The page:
“Due to COVID-19, CRMC emergency staff contacted 43 hospitals in three states in search of a cardiac ICU bed and finally located one in Meridian, MS,” his obituary read, referencing Cullman Regional Medical Center. “He would not want any other family to go through what his did.” Alabama for weeks has seen a surge of mostly unvaccinated patients filling hospitals and intensive care units, making it increasingly difficult to transfer patients to other facilities for specialty care, said Dr. Don Williamson, the former state health officer who now heads the Alabama Hospital Association. “Every day hospitals are trying to find a place to transfer patients, and it is very difficult,” Williamson said. “We’ve had patients transferred to Georgia, to Kentucky to Florida.” Jennifer Malone, a spokesperson for the Cullman hospital, confirmed DeMonia was a patient and said he needed to be transferred to receive a higher level of specialized care not available at Cullman Regional Medical Center. She could not comment more for privacy reasons, but said, the “continued surge in COVID patients has saturated tertiary care hospitals creating an ongoing and increasing challenge for Cullman Regional staff to find hospitals able to receive patient transfers when needed.” Williamson also could not comment on DeMonia’s case but said the struggle to find an open bed to transfer a patient is a scenario being played out daily. “Basically, half of our ICU beds are now filled with COVID patients,” Williamson said. Alabama on Monday had 2,474 COVID-19 patients in state hospitals of which 86% were unvaccinated, according to the Alabama Hospital Association. Nearly half of the state’s intensive care unit beds, or 772 beds, are occupied by a person with COVID-19. And the surge of patients meant some hospitals had to convert other space to ICUs. Patients who normally would be treated in ICU wards are instead being cared for in emergency rooms, normal beds or even gurneys left in hallways, state officials said. The state had 1,562 ICU patients Monday, but 1,551 dedicated ICU beds. The situation was even worse on Sept. 1 when DeMonia passed away. The state that day had 92 more patients needing ICU care than it had dedicated beds. DeMonia’s daughter did not immediately respond to a Facebook message seeking comment.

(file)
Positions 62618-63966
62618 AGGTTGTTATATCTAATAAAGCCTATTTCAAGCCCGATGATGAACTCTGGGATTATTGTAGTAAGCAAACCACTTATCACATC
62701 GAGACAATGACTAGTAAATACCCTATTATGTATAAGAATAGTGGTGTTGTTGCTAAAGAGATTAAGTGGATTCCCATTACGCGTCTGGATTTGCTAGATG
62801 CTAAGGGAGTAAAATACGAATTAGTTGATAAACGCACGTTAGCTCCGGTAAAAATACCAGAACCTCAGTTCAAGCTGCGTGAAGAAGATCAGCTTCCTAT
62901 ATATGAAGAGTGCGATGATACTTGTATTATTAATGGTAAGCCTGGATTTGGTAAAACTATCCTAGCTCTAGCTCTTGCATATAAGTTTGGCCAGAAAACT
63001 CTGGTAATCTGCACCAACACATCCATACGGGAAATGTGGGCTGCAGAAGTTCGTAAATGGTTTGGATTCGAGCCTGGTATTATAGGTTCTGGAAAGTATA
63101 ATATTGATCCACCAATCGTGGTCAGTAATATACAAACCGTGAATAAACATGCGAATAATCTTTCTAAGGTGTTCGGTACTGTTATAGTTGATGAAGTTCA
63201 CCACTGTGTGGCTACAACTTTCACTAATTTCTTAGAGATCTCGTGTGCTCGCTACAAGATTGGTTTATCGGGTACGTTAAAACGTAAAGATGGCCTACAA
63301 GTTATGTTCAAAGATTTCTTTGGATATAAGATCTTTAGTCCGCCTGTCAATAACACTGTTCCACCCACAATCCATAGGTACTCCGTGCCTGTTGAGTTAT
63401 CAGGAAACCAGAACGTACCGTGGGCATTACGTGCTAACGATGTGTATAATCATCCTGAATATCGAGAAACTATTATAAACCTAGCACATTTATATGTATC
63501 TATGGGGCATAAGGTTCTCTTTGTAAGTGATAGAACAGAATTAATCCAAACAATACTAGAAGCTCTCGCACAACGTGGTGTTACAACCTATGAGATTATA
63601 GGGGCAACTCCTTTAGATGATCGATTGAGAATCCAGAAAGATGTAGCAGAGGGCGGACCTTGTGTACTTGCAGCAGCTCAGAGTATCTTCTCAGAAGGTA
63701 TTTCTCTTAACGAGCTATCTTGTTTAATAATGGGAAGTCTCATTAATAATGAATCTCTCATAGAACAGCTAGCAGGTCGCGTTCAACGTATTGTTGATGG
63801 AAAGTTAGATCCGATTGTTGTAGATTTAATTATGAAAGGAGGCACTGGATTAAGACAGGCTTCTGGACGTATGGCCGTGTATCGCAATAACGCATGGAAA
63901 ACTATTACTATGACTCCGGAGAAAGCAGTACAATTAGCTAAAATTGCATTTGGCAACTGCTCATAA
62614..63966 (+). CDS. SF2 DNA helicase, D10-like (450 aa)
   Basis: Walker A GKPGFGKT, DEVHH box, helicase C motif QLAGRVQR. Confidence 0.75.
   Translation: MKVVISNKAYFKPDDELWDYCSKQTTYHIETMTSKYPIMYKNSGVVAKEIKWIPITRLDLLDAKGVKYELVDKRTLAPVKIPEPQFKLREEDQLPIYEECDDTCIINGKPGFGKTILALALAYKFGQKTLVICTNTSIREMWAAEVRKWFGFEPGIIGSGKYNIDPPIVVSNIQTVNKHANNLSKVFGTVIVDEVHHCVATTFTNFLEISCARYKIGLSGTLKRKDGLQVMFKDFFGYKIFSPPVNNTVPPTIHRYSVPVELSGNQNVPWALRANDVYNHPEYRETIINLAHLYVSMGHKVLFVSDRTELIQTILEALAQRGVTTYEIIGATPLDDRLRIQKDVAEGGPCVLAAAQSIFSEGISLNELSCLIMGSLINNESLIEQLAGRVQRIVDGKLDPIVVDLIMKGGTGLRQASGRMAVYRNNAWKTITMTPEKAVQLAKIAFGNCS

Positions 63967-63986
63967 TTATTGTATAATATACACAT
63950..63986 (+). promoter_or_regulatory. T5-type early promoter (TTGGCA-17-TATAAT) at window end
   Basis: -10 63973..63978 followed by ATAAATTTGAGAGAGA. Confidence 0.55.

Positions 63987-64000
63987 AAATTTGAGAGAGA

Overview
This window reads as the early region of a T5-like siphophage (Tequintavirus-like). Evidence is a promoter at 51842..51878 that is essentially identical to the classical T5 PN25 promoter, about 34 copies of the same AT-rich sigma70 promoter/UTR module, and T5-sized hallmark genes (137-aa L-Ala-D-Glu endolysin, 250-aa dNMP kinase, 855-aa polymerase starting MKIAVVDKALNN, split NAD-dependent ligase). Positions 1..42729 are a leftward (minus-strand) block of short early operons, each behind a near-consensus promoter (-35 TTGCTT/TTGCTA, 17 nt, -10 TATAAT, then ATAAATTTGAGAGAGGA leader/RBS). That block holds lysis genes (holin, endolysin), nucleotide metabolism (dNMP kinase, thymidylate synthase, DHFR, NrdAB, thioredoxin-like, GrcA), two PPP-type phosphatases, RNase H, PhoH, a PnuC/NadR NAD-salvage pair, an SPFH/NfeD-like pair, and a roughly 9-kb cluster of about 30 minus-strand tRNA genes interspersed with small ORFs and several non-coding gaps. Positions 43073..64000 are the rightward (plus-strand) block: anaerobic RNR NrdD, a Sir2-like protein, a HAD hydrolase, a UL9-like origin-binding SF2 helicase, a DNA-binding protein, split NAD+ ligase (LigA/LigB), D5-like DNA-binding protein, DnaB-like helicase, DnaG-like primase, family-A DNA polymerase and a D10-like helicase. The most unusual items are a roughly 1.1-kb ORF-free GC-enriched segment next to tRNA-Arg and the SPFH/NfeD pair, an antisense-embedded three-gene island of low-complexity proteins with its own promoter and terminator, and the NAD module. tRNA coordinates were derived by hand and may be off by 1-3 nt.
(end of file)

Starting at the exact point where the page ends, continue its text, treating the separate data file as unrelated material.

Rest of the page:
After threatening to reach an all-time high for hospitalizations during the coronavirus pandemic, state hospitals have seen a slight decline in recent days, Dr. Scott Harris, head of the Alabama Department of Public Health, said last week. “We continue to have a real crisis in Alabama with our ICU bed capacity,” Harris said. While Harris said Alabama’s vaccination numbers have improved in recent weeks as the state recorded double-digit deaths daily for a month or so, just under 40% of the state’s residents are fully vaccinated, compared with 53% nationally, according to the Centers for Disease Control and Prevention. In his obituary and in a story in his hometown paper, The Cullman Times, DeMonia was remembered as a family man who developed a love of antiques as a child and volunteered his auctioneering skills, and sense of showmanship, at community fundraisers. “Ray DeMonia was like no other,” his family wrote.